FSR Magazine

Hilary Higgins

For many wine professionals, like those at C Chicago, sipping bubbly is a year-round activity, not one relegated solely to holidays, special toasts, and celebrations.

Sparkling Sips for Celebrations

Holidays, and every day, bubbly wines and Champagne complement gourmet meals or enliven traditional fare.

The sound of bubbly being uncorked is as closely linked with the winter holidays—from New Year’s to Valentine’s Day—as gift exchanges and sweet treats. But even with the long-held tradition of festive sipping, a restaurateur’s continued challenge is to get customers to think outside of the box with food pairings. When deciding what to eat with Cava, Brut, Prosecco, Moscato d’Asti, sparkling wines, or Champagne, common matches are oysters, slices of cake, foie gras, and seafood-focused appetizers—all foods that are typically reserved for special occasions.

In recent years, however, there has been a turning of the tide, and burgers, popcorn, potato chips, and salads are ordered with a flute of sparkling wine.

For many wine professionals, sipping bubbles with just about anything has always been a core belief. “I consider sparkling wine to be a year-round wine. It’s not just once a year, as a toast. We need to keep on pushing that,” says Master Sommelier Pascaline Lepeltier, beverage director at Rouge Tomate in New York City. “It’s a huge issue … to consider sparkling wine just for the holidays. It is very American.”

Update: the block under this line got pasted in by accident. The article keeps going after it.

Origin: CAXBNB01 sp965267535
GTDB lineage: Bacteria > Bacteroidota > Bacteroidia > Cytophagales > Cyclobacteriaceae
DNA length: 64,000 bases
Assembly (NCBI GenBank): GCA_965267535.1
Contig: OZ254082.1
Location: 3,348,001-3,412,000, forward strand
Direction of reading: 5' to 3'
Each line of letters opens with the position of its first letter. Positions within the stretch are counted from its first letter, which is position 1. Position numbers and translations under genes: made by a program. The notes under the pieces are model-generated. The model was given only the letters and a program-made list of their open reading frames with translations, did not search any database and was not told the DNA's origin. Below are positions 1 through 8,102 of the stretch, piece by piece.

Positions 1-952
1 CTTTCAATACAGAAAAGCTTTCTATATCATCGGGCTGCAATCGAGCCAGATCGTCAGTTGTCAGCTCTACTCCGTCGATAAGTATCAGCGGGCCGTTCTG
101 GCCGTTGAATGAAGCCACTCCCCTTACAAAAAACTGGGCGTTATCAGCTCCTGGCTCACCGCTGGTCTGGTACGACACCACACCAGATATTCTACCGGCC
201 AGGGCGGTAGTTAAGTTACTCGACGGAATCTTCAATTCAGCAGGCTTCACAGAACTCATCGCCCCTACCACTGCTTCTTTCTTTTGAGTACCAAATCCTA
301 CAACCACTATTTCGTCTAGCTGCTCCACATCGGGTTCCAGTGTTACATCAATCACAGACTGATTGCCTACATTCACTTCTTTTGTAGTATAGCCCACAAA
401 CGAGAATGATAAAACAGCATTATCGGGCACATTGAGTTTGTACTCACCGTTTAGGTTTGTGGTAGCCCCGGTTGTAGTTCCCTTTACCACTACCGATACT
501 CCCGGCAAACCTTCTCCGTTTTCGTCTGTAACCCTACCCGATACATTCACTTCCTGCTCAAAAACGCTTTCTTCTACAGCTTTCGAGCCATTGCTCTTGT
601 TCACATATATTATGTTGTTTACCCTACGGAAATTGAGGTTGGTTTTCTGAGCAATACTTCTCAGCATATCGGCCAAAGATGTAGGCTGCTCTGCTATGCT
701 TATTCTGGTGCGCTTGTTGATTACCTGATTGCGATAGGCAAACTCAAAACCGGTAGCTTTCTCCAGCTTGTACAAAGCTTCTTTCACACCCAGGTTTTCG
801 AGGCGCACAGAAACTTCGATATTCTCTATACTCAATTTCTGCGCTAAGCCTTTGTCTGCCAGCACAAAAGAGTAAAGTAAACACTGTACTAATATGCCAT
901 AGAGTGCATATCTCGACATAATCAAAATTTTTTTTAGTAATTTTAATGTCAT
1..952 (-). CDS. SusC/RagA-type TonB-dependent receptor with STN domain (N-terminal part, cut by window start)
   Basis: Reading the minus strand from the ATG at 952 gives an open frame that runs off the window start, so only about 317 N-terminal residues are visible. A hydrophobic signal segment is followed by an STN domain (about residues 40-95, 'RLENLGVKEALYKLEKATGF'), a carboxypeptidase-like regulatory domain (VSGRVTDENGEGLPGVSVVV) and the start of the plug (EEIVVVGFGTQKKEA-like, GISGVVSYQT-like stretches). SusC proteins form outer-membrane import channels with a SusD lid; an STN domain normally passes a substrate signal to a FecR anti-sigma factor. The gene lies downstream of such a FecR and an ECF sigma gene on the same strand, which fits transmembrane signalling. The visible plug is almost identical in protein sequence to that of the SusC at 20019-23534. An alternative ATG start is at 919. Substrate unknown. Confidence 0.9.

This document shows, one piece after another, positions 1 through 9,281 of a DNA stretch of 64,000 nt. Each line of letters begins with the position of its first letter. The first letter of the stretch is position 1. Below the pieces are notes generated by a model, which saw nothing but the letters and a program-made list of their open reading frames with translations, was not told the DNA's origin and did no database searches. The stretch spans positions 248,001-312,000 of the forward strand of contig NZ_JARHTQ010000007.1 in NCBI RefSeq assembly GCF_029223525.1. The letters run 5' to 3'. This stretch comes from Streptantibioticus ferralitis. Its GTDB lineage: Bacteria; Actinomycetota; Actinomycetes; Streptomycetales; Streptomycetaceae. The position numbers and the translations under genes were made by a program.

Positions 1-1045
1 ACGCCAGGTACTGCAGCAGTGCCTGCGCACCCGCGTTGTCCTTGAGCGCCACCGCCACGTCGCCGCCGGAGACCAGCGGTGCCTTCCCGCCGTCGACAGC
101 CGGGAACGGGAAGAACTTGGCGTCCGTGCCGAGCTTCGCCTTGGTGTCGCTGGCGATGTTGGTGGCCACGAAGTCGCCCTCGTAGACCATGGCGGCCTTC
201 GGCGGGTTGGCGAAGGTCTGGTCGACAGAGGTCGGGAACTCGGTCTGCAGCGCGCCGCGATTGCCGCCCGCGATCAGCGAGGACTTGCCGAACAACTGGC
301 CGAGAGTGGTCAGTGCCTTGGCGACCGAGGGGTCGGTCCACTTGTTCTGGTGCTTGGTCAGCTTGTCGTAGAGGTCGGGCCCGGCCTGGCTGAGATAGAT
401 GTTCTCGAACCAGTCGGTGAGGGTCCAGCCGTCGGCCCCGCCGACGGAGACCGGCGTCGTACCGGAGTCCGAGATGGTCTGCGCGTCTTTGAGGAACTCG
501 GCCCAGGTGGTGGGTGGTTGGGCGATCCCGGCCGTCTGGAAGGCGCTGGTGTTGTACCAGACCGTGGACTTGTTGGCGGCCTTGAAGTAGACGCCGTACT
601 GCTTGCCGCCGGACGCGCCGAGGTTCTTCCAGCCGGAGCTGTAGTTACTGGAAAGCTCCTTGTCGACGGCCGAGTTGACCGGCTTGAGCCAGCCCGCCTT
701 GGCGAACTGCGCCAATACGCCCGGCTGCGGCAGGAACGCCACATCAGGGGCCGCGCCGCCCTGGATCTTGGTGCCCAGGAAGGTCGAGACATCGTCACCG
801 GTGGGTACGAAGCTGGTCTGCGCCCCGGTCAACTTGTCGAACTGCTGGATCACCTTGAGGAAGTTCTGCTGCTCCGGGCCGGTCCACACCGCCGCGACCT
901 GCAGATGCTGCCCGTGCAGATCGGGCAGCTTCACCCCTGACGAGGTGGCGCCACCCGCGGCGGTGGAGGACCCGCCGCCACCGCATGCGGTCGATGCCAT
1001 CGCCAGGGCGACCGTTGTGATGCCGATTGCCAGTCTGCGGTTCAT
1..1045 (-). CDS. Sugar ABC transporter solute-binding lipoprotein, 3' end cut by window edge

Sommelier Madeline Puckette, content producer of the education site WineFolly.com and author of Wine Folly: The Essential Guide to Wine, counts Lambrusco with sliders among her favorite pairings. It’s one she stumbled upon years ago while eating at the Skillet Diner in Seattle, and one she won’t ever forget.

And that’s not the only surprising selection she’ll sip with a wine that’s commonly associated with special occasions. “My favorite foods to pair with sparkling wines are chili, especially if you get some Cheddar cheese on top, and fish tacos with sparkling Riesling,” Puckette says.

Along those lines, and with a similar zest to make sparkling wines more approachable, Tony Rossi, director of wine at C Chicago—an 8,000-square-foot restaurant that opened in the spring—likes to offer both affordable and highbrow options. Eighteen sparkling wines spanning all price points are on the list, and five are offered by the glass.

“When building the list, I want Champagne, and then I look at wines from other regions [that are made using] Champagne methods,” he says. “It’s not just a celebratory wine. It’s a wine that just happens to have bubbles.”

“Prosecco provides an amazing value, but I also have a wine from Franciacorta, Italy, for $50 a bottle or $17 a glass, that is made by Méthode Champenoise,” says Rossi, who likes to home in on grower-producers because of their hands-on approach with the wine’s enology and viticulture. Among his favorites from France are Champagne Pierre Péters Blanc de Blancs and Champagne Chartogne-Taillet St. Anne. But he also likes to carry domestic options from California: Roederer Estate Brut (Anderson Valley, Mendocino County) and Schramsberg Vineyards’ Blanc de Blancs (Napa Valley).